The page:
Posts tagged ‘Norman Borlaug’

Mission Drift in Charitable Trusts

Much has been written about 2nd and 3rd generation trustees leading charitable trusts in completely different directions from the intentions of their original founder / donor.  These charitable trusts seem to, over time, become reflective of the goals and philosophy of a fairly closed caste of, lacking a better word, non-profit-runners.  Their typically leftish, Eastern, urban outlook is sometimes bizarrely at odds with the trust's founding intentions and mission.

Here is one that caught my eye:  Bill McKibben is known as a global warming crusader, via his (the 350 refers to the fact that they feel the world was safe at 349 ppm CO2 but was headed for ruin at 351 ppm).  But if you hear him speak, as my son did at Amherst, he sounds more alike a crusader against fossil fuels rather than against just global warming per se.  I am left with the distinct impression that he would be a passionate opponent of fossil fuel consumption even if there were no such thing as greenhouse gas warming.

Anyway, the thing I found interesting is that most of his anti-fossil fuel work is funded by a series of Rockefeller family trusts.  I am not privy to the original founding mission of these trusts, but my suspicion is that funding a campaign to paint producers of fossil fuels as outright evil, as McKibben often does, is a pretty bizarre use of money for the Rockefeller family.

In contrast to McKibben, I have argued that John D. Rockefeller, beyond saving the whales, did as much for human well-being as any person in the last two centuries by driving down the cost and increasing the quality, safety, and availability of fuels.   Right up there with folks like Norman Borlaug and Louis Pasteur.

News So Absurd There Is Almost No Point In Commenting On It

I really thought the Norwegians couldn' t fall much further into absurdity when they gave Al Gore the Peace prize for producing a movie that turned out to be mostly wrong  (one may still argue for catastrophic anthropogenic global warming, but almost no one uses the specific evidence any more that Gore used in his movie).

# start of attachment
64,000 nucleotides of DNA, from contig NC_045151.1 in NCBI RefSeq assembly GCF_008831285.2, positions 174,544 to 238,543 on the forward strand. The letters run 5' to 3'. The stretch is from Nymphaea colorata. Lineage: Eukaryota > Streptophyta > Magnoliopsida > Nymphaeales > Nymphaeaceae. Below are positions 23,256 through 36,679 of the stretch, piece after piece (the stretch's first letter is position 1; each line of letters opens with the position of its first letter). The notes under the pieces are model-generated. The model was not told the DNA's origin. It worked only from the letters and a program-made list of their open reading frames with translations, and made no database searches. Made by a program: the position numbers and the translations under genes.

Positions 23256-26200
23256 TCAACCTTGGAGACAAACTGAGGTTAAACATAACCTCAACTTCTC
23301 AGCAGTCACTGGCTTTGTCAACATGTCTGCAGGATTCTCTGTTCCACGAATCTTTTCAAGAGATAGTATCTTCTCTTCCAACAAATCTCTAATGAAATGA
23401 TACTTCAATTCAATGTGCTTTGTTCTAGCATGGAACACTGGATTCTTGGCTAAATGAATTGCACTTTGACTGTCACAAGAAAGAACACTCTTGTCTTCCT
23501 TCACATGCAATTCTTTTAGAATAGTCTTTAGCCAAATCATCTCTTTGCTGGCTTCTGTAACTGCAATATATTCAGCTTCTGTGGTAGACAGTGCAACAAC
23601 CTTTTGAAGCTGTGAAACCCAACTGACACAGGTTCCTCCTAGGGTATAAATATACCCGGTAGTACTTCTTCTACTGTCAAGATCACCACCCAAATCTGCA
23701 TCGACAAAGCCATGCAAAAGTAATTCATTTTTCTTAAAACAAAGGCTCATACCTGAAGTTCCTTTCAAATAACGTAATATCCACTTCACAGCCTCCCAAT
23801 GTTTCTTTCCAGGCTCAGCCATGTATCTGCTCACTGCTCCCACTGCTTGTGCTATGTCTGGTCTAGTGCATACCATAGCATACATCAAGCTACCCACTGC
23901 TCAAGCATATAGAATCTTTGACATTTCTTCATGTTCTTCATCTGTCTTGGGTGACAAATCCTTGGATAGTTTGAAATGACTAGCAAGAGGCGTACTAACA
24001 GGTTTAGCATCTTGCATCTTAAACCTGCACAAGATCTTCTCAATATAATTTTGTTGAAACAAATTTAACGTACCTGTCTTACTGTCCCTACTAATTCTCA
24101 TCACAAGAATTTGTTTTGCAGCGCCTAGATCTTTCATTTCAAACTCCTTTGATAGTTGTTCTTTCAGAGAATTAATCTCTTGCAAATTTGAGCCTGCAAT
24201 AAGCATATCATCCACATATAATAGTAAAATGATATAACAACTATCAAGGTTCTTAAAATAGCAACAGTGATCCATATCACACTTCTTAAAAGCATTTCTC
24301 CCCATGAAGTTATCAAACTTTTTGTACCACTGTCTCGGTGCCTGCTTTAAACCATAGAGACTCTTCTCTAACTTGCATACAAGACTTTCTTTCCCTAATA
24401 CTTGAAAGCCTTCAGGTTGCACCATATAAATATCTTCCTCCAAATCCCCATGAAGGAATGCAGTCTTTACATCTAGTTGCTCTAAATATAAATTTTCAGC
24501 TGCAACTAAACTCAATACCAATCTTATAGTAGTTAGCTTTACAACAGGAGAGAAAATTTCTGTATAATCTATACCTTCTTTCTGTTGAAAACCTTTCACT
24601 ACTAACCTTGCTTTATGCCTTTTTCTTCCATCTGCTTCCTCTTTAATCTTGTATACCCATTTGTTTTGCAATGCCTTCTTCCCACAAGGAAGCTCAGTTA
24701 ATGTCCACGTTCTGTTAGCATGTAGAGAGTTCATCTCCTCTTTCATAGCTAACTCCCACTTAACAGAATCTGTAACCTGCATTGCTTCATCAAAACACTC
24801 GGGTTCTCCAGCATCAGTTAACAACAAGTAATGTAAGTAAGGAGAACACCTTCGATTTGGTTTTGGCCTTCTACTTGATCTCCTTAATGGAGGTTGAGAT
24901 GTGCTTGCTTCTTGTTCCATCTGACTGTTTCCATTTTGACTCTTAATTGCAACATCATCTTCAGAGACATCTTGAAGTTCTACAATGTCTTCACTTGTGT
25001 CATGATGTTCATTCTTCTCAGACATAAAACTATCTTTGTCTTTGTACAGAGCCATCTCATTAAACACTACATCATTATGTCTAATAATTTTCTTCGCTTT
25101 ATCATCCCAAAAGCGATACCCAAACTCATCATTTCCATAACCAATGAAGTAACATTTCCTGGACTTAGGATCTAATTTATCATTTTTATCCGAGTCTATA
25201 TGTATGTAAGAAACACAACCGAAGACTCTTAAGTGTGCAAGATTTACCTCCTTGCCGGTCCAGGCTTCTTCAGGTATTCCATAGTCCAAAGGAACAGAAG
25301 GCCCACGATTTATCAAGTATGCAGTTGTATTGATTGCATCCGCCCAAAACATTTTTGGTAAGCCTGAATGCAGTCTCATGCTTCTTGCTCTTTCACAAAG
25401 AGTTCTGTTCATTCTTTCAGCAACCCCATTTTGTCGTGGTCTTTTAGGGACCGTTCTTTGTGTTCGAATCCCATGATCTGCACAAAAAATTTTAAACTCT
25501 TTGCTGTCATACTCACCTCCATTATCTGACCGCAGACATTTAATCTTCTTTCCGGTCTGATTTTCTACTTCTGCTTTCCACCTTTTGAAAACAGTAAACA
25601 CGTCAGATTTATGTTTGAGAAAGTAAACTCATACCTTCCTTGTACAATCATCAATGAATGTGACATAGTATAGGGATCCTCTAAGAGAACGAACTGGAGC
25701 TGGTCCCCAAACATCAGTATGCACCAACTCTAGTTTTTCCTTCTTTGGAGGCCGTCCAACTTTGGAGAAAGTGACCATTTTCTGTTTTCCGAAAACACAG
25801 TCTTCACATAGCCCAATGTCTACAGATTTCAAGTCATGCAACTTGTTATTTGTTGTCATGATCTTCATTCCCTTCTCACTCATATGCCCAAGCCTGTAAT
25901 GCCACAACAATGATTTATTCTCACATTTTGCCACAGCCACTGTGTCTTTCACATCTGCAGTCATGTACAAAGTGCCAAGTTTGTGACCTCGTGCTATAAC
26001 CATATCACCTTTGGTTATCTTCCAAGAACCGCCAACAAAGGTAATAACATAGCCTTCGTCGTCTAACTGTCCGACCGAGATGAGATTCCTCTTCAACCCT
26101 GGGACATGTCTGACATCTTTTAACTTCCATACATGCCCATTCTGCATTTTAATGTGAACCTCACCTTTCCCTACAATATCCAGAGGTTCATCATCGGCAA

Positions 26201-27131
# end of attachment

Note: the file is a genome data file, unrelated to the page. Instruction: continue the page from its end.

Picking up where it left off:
But I underestimated the Norwegian's tolerance for absurdity.  You see, these guys really don't like George Bush.  Now, I am not a big fan of the man's presidency, but the Peace prize folks went further, using their prize to tweak Bush when they had the chance.  The best example was the 2002 prize for Jimmy Carter, who was awarded the prize mainly for undermining Bush's foreign policy approach to North Korea.

But it turns out that the Norwegians really really didn't like George Bush, for this year they have given the Nobel Peace Prize to Barack Obama, who's only discernible accomplishment is that he replaced the hated George Bush.

This is perhaps the worst possible thing that could happen to Obama at this moment.  Just when he was being pushed into the realization that maybe he couldn't accomplish things just by flashing his aura in front of detractors, along comes the Nobel Peace Prize to compliment him on the brightness of his aura.

A while back, I commented on the disparity of coverage between Norman Borlaug's death and Teddy Kennedy's, and observed what a mismatch the coverage was vs. the relative level of their accomplishments.  Obama's joining Borlaug as a Nobel Peace Prize recipient just highlights the same contrast between a man who saved hundreds of millions of lives in quiet obscurity and man whose main accomplishment is parlaying a rich speaking voice and looking good in a suit into worldwide fame.